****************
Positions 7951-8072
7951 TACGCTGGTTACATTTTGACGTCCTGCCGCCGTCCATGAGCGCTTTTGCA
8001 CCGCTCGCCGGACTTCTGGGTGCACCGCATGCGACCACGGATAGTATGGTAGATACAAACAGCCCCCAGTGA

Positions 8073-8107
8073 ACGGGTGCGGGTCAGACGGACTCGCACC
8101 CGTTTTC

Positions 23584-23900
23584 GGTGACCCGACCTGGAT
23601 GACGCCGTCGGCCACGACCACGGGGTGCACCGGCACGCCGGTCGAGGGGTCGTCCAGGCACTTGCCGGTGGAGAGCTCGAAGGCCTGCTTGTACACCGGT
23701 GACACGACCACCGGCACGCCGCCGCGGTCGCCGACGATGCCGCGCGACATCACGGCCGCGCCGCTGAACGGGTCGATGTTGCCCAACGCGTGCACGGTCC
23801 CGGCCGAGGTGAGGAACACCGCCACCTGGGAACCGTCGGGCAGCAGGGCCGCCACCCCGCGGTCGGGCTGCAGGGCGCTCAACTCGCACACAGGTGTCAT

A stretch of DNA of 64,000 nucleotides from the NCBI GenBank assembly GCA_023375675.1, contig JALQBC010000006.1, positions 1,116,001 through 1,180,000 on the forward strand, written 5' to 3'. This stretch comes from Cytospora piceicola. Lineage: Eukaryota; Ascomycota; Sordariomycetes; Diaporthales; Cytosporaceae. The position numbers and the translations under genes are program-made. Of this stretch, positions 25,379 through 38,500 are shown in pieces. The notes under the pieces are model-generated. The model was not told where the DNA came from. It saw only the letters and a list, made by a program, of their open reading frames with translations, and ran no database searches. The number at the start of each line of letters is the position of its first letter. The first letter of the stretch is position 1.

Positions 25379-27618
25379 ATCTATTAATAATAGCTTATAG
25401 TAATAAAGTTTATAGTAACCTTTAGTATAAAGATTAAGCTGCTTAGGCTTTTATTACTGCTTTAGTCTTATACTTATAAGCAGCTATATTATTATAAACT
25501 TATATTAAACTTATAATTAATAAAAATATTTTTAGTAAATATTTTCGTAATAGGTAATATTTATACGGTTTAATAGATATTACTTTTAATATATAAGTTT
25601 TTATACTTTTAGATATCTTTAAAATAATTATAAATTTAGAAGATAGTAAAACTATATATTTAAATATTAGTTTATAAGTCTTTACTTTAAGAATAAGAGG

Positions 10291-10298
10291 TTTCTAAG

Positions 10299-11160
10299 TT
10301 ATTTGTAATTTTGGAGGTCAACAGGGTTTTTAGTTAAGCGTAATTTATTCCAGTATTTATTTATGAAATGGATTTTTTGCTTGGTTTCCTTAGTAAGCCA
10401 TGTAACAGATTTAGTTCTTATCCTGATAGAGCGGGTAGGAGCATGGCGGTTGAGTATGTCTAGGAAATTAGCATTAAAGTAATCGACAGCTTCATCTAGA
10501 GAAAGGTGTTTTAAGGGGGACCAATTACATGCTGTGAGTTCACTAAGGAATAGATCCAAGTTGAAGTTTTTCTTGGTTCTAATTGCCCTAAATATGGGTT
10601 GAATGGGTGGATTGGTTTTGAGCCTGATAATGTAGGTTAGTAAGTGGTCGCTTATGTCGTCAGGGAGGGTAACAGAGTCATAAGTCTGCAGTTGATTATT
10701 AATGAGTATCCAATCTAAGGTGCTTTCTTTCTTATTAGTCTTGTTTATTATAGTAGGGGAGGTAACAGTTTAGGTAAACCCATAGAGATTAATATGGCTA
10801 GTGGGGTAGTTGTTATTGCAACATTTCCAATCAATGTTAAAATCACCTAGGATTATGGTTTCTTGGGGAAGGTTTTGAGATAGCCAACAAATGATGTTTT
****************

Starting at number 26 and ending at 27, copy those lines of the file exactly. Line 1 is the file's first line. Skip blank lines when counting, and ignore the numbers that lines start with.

10701 AATGAGTATCCAATCTAAGGTGCTTTCTTTCTTATTAGTCTTGTTTATTATAGTAGGGGAGGTAACAGTTTAGGTAAACCCATAGAGATTAATATGGCTA
10801 GTGGGGTAGTTGTTATTGCAACATTTCCAATCAATGTTAAAATCACCTAGGATTATGGTTTCTTGGGGAAGGTTTTGAGATAGCCAACAAATGATGTTTT